It is important to this story to understand how things were measured on the Two Cents Plains because all the weights were based on rocks. The smallest unit was a tiny particle of sand, called a granule.
Eight granules made a grain, 1024 grains made a pebble, 1024 pebbles made a rock, and 1024 rocks made a boulder. Essentially a boulder was a gigagrain.
This generally made granules functionally useless for most measurements, but they were meaningful in some of the more exotic spice markets. And in though rarely used, there was even a measure called a milligranule, a thousandth of a granule, though only the royal scale of Zuckerberg was sensitive enough to detect one.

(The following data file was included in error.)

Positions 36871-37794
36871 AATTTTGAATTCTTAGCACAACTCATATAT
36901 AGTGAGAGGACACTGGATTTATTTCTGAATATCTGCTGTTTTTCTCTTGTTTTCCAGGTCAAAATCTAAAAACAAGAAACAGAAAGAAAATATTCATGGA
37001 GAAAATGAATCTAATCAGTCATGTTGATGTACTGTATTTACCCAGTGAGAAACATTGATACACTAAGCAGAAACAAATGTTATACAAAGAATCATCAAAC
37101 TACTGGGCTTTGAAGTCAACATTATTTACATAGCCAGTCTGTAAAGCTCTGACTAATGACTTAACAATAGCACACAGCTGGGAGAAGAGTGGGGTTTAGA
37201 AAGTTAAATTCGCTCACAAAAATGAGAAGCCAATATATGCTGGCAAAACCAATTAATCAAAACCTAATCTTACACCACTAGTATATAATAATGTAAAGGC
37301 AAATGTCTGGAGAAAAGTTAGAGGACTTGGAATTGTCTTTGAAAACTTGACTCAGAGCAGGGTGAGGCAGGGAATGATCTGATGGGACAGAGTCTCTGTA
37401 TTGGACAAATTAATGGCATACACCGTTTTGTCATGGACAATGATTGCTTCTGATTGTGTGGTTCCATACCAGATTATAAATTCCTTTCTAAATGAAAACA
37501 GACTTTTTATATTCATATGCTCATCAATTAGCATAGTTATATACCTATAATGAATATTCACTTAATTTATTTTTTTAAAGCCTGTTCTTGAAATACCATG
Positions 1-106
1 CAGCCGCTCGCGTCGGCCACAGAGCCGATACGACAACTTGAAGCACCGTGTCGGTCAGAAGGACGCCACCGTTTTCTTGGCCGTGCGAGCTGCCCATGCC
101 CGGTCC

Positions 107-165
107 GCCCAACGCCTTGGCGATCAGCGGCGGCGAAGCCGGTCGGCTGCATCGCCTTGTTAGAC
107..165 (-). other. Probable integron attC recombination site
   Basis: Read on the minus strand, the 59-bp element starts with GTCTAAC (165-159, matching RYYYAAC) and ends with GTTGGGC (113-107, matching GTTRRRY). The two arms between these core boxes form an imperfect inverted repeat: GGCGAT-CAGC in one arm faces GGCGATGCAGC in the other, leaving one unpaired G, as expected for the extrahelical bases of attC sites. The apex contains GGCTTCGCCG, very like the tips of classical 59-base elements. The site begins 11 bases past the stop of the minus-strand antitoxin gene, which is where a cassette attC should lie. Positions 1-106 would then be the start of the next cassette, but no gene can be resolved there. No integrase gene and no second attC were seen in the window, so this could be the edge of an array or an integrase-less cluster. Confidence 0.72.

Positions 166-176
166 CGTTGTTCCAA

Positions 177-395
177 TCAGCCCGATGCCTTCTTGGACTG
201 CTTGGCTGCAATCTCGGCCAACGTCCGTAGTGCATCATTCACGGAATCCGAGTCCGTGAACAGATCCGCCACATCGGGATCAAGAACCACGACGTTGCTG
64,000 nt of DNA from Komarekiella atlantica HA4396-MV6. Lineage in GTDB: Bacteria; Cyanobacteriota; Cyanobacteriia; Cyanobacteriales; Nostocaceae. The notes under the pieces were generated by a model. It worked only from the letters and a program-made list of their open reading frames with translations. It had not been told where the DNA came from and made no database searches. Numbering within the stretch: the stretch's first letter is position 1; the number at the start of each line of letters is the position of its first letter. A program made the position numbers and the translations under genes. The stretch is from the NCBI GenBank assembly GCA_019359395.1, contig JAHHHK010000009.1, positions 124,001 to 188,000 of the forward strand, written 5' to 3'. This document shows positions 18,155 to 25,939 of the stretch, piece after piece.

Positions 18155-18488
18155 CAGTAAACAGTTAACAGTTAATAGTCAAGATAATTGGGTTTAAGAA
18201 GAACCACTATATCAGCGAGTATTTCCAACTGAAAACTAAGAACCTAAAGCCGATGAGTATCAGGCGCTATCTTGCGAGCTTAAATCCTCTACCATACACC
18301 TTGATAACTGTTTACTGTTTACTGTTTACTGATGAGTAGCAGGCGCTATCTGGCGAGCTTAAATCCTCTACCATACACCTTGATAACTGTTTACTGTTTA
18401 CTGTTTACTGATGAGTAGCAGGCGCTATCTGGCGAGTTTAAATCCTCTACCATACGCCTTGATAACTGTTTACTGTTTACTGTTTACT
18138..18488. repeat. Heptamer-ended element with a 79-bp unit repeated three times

Another measurement of import in this story is a unit of livestock. For on the plains, a herd of 16 cows is known as a drive. What? You’ve never heard of a cattle drive?